|Publication number||US6460231 B2|
|Application number||US 09/752,598|
|Publication date||Oct 8, 2002|
|Filing date||Dec 27, 2000|
|Priority date||Dec 28, 1999|
|Also published as||US20020007538|
|Publication number||09752598, 752598, US 6460231 B2, US 6460231B2, US-B2-6460231, US6460231 B2, US6460231B2|
|Inventors||Donald E. Bourgerie|
|Original Assignee||Donald E. Bourgerie|
|Export Citation||BiBTeX, EndNote, RefMan|
|Patent Citations (14), Referenced by (31), Classifications (26), Legal Events (3)|
|External Links: USPTO, USPTO Assignment, Espacenet|
Provisional application Ser. No. 60/173,303 filed Dec. 28, 1999 forms the basis for a claim to priority for the invention disclosed and claimed herein.
1. Field of the Invention
This invention relates to a clamp structure for retaining elongated objects supported on a supporting structure, and particularly to a quickly engageable and releasable clamp that may selectively incorporate cushioning means and which may be rotatably or non-rotatably secured to a vertical or horizontal support structure such as a vertical wall or an overhead ceiling or elevated horizontal shelf for supporting elongated objects in either a horizontal or vertical attitude.
2. Description of the Prior Art
A preliminary patentability and novelty search in connection with the invention disclosed and illustrated herein has revealed the existence of the following United States and foreign patents:
From the prior art patents cited above, it will be understood and appreciated that the problem of supporting elongated objects of many different types has plagued society for many years. It will also be appreciated from the patents listed above that many different types of clamps, clips, etc. have been designed to grip, lock or otherwise secure elongated objects to a supporting structure. While the concept of supporting an elongated object by detachable attachment to a supporting surface or structure is an old concept, the specific structure disclosed herein, including it simplicity, economy of manufacture, its ability to provide a cushioned support for an elongated object and its potential for selectively modifying its orientation to support elongated objects horizontally or vertically without detaching the device from the vertical supporting surface or overhead surface has not been found in the prior art noted above.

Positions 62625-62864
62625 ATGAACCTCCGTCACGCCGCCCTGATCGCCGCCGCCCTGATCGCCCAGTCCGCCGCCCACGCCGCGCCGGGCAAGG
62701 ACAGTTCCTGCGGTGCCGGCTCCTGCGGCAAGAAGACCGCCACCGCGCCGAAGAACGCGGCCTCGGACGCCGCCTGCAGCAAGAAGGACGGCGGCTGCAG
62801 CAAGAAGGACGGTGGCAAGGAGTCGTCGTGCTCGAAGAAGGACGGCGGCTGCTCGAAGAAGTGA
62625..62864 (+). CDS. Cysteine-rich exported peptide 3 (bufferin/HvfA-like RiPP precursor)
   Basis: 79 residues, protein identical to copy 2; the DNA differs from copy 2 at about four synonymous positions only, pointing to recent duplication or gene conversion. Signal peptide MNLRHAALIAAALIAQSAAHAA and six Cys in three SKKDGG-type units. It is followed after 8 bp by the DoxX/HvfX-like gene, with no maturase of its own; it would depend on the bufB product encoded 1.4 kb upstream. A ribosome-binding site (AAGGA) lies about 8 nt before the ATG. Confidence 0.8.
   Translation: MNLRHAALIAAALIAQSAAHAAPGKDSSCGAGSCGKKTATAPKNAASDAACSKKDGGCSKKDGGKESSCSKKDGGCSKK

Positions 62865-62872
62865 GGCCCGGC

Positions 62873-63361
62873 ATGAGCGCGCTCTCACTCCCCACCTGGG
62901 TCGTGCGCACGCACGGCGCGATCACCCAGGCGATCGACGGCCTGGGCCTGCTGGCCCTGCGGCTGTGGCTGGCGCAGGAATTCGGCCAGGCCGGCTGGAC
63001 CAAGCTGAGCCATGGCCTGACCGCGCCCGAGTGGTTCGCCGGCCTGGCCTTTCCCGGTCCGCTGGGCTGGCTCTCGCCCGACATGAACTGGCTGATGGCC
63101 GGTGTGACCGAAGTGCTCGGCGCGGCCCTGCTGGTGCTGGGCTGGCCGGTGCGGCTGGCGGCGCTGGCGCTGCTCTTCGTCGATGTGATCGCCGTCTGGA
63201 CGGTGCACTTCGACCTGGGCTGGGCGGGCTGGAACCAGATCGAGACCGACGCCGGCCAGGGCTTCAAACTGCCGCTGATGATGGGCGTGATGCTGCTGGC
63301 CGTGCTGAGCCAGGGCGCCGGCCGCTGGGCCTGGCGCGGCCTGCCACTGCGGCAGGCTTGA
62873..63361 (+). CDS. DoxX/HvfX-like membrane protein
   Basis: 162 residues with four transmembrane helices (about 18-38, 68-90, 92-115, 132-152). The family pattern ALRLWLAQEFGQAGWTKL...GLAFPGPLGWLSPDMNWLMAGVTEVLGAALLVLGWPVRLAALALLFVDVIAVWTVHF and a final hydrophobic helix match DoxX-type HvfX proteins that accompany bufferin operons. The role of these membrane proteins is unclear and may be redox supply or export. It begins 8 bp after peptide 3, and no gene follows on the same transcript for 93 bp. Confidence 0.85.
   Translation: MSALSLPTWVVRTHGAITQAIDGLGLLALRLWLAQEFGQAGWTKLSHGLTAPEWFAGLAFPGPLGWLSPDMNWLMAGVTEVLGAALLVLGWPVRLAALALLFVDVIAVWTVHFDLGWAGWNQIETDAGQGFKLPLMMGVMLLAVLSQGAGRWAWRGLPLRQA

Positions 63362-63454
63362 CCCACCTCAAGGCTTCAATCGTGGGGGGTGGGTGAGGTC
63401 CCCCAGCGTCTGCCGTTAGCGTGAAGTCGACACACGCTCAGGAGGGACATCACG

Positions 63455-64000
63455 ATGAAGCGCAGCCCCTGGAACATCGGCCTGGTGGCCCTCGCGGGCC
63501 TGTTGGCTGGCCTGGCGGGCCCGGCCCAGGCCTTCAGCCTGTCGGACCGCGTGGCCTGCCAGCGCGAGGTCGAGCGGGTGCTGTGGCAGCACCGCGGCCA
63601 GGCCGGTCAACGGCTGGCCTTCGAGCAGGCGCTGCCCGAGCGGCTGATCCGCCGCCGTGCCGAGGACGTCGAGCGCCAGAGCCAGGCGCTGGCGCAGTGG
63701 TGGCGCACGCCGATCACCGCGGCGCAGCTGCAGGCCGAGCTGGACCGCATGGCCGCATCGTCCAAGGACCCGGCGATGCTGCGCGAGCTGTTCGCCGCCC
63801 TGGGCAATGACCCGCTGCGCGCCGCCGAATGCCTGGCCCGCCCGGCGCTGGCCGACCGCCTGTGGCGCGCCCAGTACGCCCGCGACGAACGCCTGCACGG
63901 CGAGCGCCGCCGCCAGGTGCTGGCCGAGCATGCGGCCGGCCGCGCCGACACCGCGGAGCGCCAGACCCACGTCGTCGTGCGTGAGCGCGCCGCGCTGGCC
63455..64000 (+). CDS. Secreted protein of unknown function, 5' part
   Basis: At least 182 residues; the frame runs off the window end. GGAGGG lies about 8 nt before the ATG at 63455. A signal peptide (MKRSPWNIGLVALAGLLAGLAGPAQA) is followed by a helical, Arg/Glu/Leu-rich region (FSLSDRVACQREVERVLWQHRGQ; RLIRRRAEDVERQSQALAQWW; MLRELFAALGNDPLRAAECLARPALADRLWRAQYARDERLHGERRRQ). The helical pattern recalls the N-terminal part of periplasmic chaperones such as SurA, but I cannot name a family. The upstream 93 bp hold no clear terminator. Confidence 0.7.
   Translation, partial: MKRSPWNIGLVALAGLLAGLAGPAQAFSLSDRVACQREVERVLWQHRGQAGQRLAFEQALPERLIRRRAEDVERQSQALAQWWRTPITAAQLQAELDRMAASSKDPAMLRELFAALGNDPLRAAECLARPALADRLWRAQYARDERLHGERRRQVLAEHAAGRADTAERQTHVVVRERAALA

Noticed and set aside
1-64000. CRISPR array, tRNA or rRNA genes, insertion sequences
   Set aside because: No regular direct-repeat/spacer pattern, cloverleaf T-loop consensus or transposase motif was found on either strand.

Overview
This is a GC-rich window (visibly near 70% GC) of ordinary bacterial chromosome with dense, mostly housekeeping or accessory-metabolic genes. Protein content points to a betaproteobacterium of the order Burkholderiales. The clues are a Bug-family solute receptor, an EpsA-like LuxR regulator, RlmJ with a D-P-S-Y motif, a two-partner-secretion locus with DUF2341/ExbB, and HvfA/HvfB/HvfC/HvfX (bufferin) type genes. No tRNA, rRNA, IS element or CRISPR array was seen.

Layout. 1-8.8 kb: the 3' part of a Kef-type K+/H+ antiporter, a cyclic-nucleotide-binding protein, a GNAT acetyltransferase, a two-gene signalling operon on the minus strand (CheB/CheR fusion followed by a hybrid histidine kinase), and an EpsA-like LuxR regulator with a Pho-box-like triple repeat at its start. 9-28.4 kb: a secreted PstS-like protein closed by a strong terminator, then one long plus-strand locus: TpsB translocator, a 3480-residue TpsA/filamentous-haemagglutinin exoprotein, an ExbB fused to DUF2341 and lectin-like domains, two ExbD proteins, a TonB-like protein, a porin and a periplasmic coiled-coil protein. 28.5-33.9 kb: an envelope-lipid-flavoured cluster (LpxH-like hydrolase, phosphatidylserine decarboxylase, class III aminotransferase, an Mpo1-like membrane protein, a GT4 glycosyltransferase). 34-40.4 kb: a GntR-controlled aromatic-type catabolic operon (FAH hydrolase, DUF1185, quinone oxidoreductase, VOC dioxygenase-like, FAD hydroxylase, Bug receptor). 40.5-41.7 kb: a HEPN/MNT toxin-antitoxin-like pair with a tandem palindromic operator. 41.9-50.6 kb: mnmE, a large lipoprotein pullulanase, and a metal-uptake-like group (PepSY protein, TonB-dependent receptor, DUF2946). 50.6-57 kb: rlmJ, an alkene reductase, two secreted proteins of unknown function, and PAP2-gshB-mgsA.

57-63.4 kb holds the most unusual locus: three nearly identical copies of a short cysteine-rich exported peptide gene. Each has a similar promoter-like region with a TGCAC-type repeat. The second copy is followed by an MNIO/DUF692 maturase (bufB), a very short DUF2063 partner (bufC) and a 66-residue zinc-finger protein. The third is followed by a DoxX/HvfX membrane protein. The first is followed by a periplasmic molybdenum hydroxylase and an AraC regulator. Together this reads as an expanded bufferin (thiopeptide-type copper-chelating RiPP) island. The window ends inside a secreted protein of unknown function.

Accordingly, one of the principal objects of the invention is the provision of a unitary “clam” shell like structure incorporating a cushioning element adapted to resiliently embrace the supported elongated object.
Another object of the invention is the provision of a unitary “clam” shell like structure incorporating a quick engagement and quick release latch means manipulable to releasably close the “clam” shell like structure circumferentially about the elongated object sought to be retained thereby.
A still further object of the invention is the provision of a quick engaging and quick release clamp formed as a unitary structure including a base member for attachment to a supporting structure and clamp member integral with the base member and pivotally secured thereto by means of a “live” hinge whereby the clamp member may be pivoted away from the base to expose the interior thereof for receiving the object to be supported and then closed to releasably trap the object between the base member and clamp member.
Yet another object of the invention is the provision of a unitary quick engaging and quick release structure for securing an elongated object in a horizontal attitude on a vertical support surface or horizontal overhead surface, or in a vertical attitude on a vertical support surface while simultaneously enveloping the elongated object between a pair of resiliently deformable cushioning elements detachably retained in the unitary structure.
The invention possesses other objects and features of advantage, some of which, with the foregoing, will become apparent from the following description and the drawings. It is to be understood however that the invention is not limited to the embodiment illustrated and described since it may be embodied in various forms within the scope of the appended claims.